Android 11 has been out for months, but there are hardly any smartphones where you can install the update. Some manufacturers are still testing in closed betas, others will not start the rollout until 2021 or even want to say nothing concrete. In the meantime, new smartphones appear mainly with Android 10.
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Installing Android 11 is still almost impossible
Google released the first beta of Android 11 out in June. More test versions followed and the final update was released in September. Traditionally, it was readily available for Pixel smartphones. I found Google’s announcement that the software update would also be available soon for Oppo, OnePlus, Xiaomi and Realme devices.
Ten weeks later, this is the balance. Oppo just released an Android 11 update for the Find X2 and X2 Pro; a nice start. OnePlus says that you can install the update on the OnePlus 8 and 8 Pro. This is not yet possible on my 8 Pro and I hear the same from five other users. But okay, the update is officially available.
And it ends there. Xiaomi is testing Android 11 on the Mi 10 and Mi 10 Pro in closed betas, without indicating when the actual update will be released. That will probably take a while, because according to Android Central the latest beta is ‘half-baked’ and ‘not yet ready for the consumer’. Realme – a sister brand of Oppo and OnePlus – is testing the update on a small scale for only one device. Patience seems like a virtue.
Nokia does not offer betas, but says it will update a handful of devices before the turn of the year. You should be able to install Android 11 on the Nokia 8.3 5G, but the company also has a hand to delay updates. Moreover, a few years ago, Nokia was considerably faster with updating its (more expensive) smartphones.
Samsung is working on betas
Samsung is correcting its update policy. Not long ago, the company had a reputation for updating its smartphones slowly and for a relatively short time. This year, Samsung announced that many devices no longer getting updates for two but three years, and for models like the Galaxy S20 and Note 10 are equally available Android 11 betas.
The final update for the S20 series has yet to be released this year. The Android 11 update for the Galaxy S10- and Note 10 series seems to be delayed due to a bug. Cheaper smartphones will receive an update later anyway, as it became clear earlier.
Many brands keep quiet
Brands like Sony, LG and Motorola have not yet announced any update plans at all. Huawei also keeps the lips together. The manufacturer is heavily burdened by a US trade ban and therefore has great difficulty updating existing and new smartphones. Gets the brand new and very expensive Huawei Mate 40 Pro – which does not carry Google certification – an Android 11 update? A spokesperson answered evasively.
Can Huawei and Honor install Android 11?
Honor, a subsidiary of Huawei until this week, has been sold to a consortium of Chinese companies due to trade sanctions. It is still unclear what this means for the update policy of Honor devices. Honor may regain access to Google’s tools and update its smartphones to Android 11. However, a spokesperson cannot say anything about it.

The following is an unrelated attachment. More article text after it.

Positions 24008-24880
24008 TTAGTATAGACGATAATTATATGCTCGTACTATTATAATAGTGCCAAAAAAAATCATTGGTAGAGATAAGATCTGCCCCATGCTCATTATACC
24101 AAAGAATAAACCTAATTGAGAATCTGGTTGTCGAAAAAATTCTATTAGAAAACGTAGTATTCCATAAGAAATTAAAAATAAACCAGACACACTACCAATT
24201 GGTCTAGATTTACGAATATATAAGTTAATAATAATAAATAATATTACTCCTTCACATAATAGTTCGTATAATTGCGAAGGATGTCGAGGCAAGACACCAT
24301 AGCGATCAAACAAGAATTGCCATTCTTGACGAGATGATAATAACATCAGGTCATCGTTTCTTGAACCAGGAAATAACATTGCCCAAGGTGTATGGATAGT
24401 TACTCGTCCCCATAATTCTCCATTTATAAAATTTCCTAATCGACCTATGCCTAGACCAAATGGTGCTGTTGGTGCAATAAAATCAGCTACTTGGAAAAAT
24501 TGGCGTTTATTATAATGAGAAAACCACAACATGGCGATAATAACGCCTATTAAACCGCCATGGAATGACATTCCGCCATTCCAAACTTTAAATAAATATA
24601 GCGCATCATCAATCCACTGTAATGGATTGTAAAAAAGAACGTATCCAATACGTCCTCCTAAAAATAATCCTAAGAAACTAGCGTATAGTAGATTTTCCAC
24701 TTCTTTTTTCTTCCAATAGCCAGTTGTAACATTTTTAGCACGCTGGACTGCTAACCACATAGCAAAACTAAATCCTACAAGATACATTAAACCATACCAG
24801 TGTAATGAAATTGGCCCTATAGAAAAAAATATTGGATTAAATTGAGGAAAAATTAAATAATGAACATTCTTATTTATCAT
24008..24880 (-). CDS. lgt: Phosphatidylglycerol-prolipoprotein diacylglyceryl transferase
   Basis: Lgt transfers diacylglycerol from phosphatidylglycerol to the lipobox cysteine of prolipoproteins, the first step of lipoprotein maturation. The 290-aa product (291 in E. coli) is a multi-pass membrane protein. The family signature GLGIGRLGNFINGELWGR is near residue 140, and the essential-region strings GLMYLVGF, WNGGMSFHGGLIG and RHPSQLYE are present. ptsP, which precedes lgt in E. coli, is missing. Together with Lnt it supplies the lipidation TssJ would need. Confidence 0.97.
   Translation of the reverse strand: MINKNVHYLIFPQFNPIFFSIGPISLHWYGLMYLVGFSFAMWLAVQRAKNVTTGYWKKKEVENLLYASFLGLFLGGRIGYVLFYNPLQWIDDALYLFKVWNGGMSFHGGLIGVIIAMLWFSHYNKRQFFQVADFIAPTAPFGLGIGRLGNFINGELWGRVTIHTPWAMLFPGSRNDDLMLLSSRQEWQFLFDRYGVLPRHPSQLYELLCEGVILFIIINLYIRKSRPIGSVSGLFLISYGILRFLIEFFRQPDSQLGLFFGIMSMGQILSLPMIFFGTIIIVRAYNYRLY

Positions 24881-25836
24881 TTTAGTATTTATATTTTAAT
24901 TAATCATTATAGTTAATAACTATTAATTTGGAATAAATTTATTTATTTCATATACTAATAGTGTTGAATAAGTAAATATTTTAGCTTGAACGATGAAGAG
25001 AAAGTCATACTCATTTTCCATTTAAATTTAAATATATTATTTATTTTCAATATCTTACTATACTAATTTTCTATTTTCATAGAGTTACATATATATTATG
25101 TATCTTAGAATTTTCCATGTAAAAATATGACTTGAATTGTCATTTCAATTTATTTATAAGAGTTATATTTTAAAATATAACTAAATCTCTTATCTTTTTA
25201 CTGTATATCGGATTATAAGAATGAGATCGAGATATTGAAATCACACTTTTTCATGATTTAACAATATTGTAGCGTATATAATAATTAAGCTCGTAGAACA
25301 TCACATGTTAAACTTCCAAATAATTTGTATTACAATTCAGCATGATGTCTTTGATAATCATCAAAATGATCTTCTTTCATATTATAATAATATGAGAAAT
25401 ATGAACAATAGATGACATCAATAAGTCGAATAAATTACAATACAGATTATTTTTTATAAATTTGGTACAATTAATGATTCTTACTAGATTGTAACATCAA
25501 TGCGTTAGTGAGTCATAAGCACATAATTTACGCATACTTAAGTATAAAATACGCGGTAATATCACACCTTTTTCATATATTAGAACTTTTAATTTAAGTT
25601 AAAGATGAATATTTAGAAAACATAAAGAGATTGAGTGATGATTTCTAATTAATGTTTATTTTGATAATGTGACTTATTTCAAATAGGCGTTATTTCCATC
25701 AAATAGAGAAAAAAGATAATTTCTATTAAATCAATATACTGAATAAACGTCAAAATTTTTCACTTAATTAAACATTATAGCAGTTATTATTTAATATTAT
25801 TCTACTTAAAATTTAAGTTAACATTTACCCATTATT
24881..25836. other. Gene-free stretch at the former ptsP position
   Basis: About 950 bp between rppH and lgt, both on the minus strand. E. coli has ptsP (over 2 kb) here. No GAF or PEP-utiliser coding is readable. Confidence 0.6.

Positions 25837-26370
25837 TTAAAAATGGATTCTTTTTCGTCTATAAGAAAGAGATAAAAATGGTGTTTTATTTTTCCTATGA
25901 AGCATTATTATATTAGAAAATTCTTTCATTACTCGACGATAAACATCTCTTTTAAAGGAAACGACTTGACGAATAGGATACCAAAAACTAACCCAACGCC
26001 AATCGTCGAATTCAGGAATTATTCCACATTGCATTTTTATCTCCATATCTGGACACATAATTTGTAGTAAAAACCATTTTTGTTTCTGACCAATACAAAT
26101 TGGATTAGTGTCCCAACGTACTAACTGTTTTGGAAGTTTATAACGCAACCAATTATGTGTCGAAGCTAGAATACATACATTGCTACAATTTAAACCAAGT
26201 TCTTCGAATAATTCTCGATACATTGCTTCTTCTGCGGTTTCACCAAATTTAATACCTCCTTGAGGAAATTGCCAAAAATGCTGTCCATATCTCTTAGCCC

Personally, I think the United States is more likely to blacklist Honor’s new owners. The consortium is in the hands of the Chinese government and the trade war between the US and China continues.
New devices still with Android 10
What I am completely surprised about is that smartphones with Android 10 are still appearing all the time. Months after the release of Android 11, Motorola, Oppo, Samsung, OnePlus and Xiaomi, among others, are happily launching devices with the Android version of the year before.
And the sad part is: it shouldn’t really surprise me at all, because it’s been like this for years. Every year, Google promises that the latest Android version will come to existing and new devices faster, but practice often shows otherwise. A manufacturer that now wants to release a smartphone with Android 9.0 (Pie) will not receive Google certification because the version is dated. In my opinion, Google may immediately apply this rule to Android 10, so that only devices with Android 11 appear in the shops.
Stop the update games
Not only because as a consumer you can immediately get started with the most recent Android version, but also to put an end to the update games of some manufacturers. Then I am talking about Motorola and OnePlus, among other things.
These brands are still releasing Android 10 smartphones today, including the Moto G 5G, OnePlus Nord N10 5G and Nord N100. These devices will receive one Android update. Indeed: Android 11. And indeed: the version that has been available for months when the devices go on sale. An Android 11 update therefore feels only logical, but the manufacturers do not think it necessary to roll out an Android 12 update in 2021.
Why they don’t? A stripped-down update policy saves time and therefore money, making more money on the devices. I understand that strategy, but I don’t understand it. Brands like Samsung and Nokia (two or three Android updates) handle this much better. In addition, Apple continues to run around the Android competition: all iPhones, including the discounted one iPhone SE 2020, get iOS updates for four to five years.
Making a direct comparison between iPhones and Android smartphones remains difficult, because Apple has much more control over the hardware and software of its devices. The strength of Android is that manufacturers release various smartphones and software disputes, but the slow rollout of Android 11 shows once again that the update policy remains a pain point. If you ask me, it is time for Google to do more work on this.